Renault S.A.’s CEO Carlos Ghosn passed up his bonus and rejected second-in-command Patrick Pelata’s resignation after Renault admitted that it wrongfully accused senior managers of industrial espionage. Ghosn said on TF1 television that Pelata's resignation was denied "in the interests of Renault."
Four people familiar with the issue said the carmaker’s mishandling of the espionage affair has weakened Ghosn in a tussle with the French government, its largest shareholder, over Renault’s future.
In January 2011, Ghosn said he was directly involved in the internal probe and that Renault had overwhelming evidence. Earlier in March 2011, Pelata said that he would take responsibility if it turned out the executives were innocent.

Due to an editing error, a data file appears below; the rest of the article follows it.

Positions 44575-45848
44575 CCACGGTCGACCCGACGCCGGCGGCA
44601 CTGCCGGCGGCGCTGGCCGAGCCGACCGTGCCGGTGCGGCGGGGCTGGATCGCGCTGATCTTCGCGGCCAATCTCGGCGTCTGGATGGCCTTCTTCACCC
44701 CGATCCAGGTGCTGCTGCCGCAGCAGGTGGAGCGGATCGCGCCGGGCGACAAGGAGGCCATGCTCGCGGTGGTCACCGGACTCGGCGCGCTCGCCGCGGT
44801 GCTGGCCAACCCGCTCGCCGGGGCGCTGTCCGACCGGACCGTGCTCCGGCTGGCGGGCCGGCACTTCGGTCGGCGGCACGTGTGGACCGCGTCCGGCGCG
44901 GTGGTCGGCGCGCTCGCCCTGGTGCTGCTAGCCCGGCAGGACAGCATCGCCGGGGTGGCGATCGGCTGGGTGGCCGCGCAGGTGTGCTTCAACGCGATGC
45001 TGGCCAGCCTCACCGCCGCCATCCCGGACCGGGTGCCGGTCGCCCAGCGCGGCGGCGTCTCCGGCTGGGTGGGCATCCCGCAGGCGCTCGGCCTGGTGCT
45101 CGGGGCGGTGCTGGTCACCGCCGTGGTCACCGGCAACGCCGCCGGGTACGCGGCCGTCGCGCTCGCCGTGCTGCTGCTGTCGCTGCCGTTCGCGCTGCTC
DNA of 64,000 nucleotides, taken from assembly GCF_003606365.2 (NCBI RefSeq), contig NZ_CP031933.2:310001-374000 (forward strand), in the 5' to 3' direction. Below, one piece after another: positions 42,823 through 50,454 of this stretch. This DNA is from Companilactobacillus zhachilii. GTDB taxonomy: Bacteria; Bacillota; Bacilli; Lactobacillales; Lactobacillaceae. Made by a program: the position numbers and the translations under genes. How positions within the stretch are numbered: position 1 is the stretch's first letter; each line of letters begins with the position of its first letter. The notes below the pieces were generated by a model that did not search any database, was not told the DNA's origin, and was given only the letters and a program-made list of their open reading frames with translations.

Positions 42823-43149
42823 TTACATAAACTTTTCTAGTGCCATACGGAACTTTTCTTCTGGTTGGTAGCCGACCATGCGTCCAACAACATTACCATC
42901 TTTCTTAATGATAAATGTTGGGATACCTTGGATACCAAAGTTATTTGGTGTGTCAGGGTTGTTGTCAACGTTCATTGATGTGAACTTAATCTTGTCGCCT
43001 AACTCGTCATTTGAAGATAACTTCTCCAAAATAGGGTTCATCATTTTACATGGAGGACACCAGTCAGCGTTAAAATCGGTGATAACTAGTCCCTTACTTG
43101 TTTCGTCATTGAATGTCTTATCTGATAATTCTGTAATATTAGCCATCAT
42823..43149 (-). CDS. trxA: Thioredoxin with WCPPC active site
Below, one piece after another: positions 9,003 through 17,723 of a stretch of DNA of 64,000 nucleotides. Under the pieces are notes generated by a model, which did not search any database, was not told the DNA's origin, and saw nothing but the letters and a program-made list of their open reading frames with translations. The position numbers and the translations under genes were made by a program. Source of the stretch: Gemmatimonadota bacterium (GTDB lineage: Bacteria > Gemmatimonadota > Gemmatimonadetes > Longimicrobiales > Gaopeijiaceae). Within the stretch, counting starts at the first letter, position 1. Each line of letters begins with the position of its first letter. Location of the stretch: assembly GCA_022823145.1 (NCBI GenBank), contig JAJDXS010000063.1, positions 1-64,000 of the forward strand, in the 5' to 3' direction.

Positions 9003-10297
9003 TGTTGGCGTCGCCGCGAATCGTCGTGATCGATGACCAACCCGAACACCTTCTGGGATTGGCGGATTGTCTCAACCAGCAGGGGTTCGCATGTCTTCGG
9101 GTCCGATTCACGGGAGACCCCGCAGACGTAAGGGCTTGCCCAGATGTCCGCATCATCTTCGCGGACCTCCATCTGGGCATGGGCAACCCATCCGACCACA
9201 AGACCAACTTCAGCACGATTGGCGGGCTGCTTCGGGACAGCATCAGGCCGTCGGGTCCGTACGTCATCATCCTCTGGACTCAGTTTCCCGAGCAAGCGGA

Analysts said that Ghosn's decision to keep Pelata, who has worked with the CEO since 1999, also emphasizes the company’s lack of succession planning.
Renault recently announced disciplinary action against three of its security officers and he vowed to compensate and reinstate three executives fired on suspicion of selling company secrets.
In a recent emergency board meeting, the carmaker said Ghosn, Pelata and other executives involved in the case will return 2010 bonuses and will receive no stock options in 2011. [via bloomberg]